And in a weather vein: Whenever Lynn opened the bedroom window in recent days, I started sneezing and then coughing. “Do you think it’s pollen or smoke that’s causing the sneezing?” she asked me a couple of days ago. “The answer,” I told her, “is blowing in the wind.”

I’ll stop here. There’s a lot I’m tempted to write about our political situation, but I think I’ll save that for another week.

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Last week’s drama of wildfire, politics, and coronavirus continues, and none of it is better.

The Woodward Fire in the Point Reyes National Seashore had grown to more than 2,800 acres and was only 8 percent contained as of this morning despite more than 10 days of ground and aerial (seen above) firefighting. Residents south of Inverness Park on Silverhills Road, Fox Drive, and Noren Way have been ordered to evacuate.

Because the fire started near the Woodward Valley Trail on the ocean side of Inverness Ridge, it was named the Woodward Fire. And where does that name come from? In 1890, some members of San Francisco’s Pacific Union Club formed what they called “the Country Club” in the area for hunting, fishing, and socializing, Inverness historian Dewey Livingston told me this week. The hunting club building was at Divide Meadow. As it happened, two of the original members were brothers, Henry and Robert Woodward, and the trail is named after them.

A red moon rose through the smoke Monday.

A pin given to me by Inverness friends Sunday takes note of a serious national security problem.

And while the fire raged,  Republicans again nominated Donald Trump as their presidential candidate although on Sunday night he retweeted misleading Russian propaganda about his Democratic opponent Joe Biden’s communications with the Ukraine. Significantly, the US intelligence community had already identified the propaganda as part of Moscow’s ongoing effort to “denigrate” the Democrat ahead of the November election.

“The President of the United States should never be a willing mouthpiece for Russian propaganda,” responded Mark Warner, the top Democrat on the Senate Intelligence Committee.

More bad news. Osteria Stellina on Point Reyes Station’s main street served its last meals Tuesday. Lynn and I had one last dinner there Monday. (She’s placing her order with a masked waitress at left.)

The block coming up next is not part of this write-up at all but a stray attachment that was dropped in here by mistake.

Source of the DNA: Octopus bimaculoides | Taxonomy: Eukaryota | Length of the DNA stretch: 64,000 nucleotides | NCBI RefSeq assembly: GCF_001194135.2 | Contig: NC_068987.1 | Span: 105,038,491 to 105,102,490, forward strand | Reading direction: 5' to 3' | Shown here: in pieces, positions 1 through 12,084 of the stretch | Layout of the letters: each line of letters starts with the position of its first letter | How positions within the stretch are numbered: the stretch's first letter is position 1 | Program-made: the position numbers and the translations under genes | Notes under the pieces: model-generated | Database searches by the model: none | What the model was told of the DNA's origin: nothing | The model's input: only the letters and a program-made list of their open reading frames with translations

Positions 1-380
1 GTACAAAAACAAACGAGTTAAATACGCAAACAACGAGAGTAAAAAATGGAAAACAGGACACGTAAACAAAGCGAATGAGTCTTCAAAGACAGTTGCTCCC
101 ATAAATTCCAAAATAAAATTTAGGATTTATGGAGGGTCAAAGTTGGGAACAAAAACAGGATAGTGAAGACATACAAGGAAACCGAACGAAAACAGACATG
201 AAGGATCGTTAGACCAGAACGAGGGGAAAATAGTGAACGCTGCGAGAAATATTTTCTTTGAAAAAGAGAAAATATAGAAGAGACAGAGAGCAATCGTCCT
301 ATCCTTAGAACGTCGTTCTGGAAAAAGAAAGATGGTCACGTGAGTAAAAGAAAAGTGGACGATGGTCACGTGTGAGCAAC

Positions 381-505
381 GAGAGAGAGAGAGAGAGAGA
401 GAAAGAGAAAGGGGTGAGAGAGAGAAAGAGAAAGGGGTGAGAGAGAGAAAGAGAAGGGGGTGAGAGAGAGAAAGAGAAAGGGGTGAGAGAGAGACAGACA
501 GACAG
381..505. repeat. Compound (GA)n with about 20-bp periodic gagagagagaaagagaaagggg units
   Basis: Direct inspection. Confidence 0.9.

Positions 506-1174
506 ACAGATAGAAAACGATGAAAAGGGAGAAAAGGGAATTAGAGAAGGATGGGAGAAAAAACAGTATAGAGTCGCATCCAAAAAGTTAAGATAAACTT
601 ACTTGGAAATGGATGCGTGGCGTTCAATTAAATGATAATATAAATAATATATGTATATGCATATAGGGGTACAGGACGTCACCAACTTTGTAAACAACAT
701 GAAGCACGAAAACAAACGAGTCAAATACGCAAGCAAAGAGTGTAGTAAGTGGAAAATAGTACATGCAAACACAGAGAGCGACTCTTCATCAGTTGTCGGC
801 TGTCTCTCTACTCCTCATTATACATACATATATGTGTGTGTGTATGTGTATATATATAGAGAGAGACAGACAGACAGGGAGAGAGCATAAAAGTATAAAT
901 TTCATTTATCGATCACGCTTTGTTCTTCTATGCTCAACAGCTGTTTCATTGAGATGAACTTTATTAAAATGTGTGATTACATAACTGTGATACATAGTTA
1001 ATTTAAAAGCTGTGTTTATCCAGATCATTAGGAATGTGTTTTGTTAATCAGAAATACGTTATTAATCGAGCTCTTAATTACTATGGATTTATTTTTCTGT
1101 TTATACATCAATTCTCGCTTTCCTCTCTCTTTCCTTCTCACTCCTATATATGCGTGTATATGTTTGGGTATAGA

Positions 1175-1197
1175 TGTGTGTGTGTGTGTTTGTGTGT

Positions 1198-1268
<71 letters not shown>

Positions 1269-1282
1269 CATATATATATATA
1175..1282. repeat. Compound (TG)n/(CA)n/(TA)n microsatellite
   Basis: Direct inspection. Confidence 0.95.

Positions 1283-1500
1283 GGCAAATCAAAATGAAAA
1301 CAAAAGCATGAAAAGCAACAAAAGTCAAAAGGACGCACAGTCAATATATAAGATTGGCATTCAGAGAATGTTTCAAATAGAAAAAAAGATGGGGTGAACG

In the midst of the pandemic, with customers having been relocated to tables set up in a parking lane of C Street, owner Christian Caiazzo announced that for financial reasons he was closing the upscale Italian restaurant. He will now operate a pizzeria in Petaluma.

Deer Naked Ladies. In front of Mitchell cabin Saturday, two does, each with a fawn, grazed beside a patch of Naked Ladies, as Belladonna Lilies are commonly called. They were all very cute.

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Uphill of Mitchell cabin.

Live Oak trees have grown up all around Mitchell cabin in the 43 years I’ve lived here. I’ve planted several pines and a palm on the property, but the oaks arrived without my help.

A Scrub-jay arborist on our birdbath last Friday. As it turns out, Scrub-jays planted (literally planted) most, if not all, of the oaks. 

“California Scrub-jays…. are an important part of the natural oak-woodland ecosystem of our area,” Lisa Hug, a naturalist and ornithologist, wrote in the Sonoma County Gazette this month. The magazine notes she has been an interpretive ranger in the Point Reyes National Seashore, a research assistant with the Point Reyes Bird Observatory, and also one with the Gulf of the Farallones National Marine Sanctuary. Ms. Hug currently teaches birding classes.

Live oaks that have sprung up downhill from the cabin.

“The Scub-jay’s favorite food is acorns,” Ms. Hug explained. “In the fall, the Scrub-jays collect acorns and bury them in various places. One jay can hide up to 5,000 acorns annually and remember exactly where it has hidden most of them. They will also watch each other bury acorns and steal each other’s treasures.

“If a jay thinks it was watched when it buried an acorn, it will re-bury it later. This acorn-burying behavior is very important for the regeneration of oak forests in California.”

Scrub-jay funerals. Ms. Hugs also points out, “Scrub-jays are very intelligent, social and even sensitive [and] are known to have funerals. If one bird finds a dead jay, it will call loudly and other jays will gather around the dead bird and caw loudly for up to half an hour.”

Too tired to eat. A mother raccoon with four kits in tow showed up at our kitchen door Saturday night looking for kibble. Apparently they’d spent the evening wandering around, and no sooner did the group start eating than two kits fell asleep.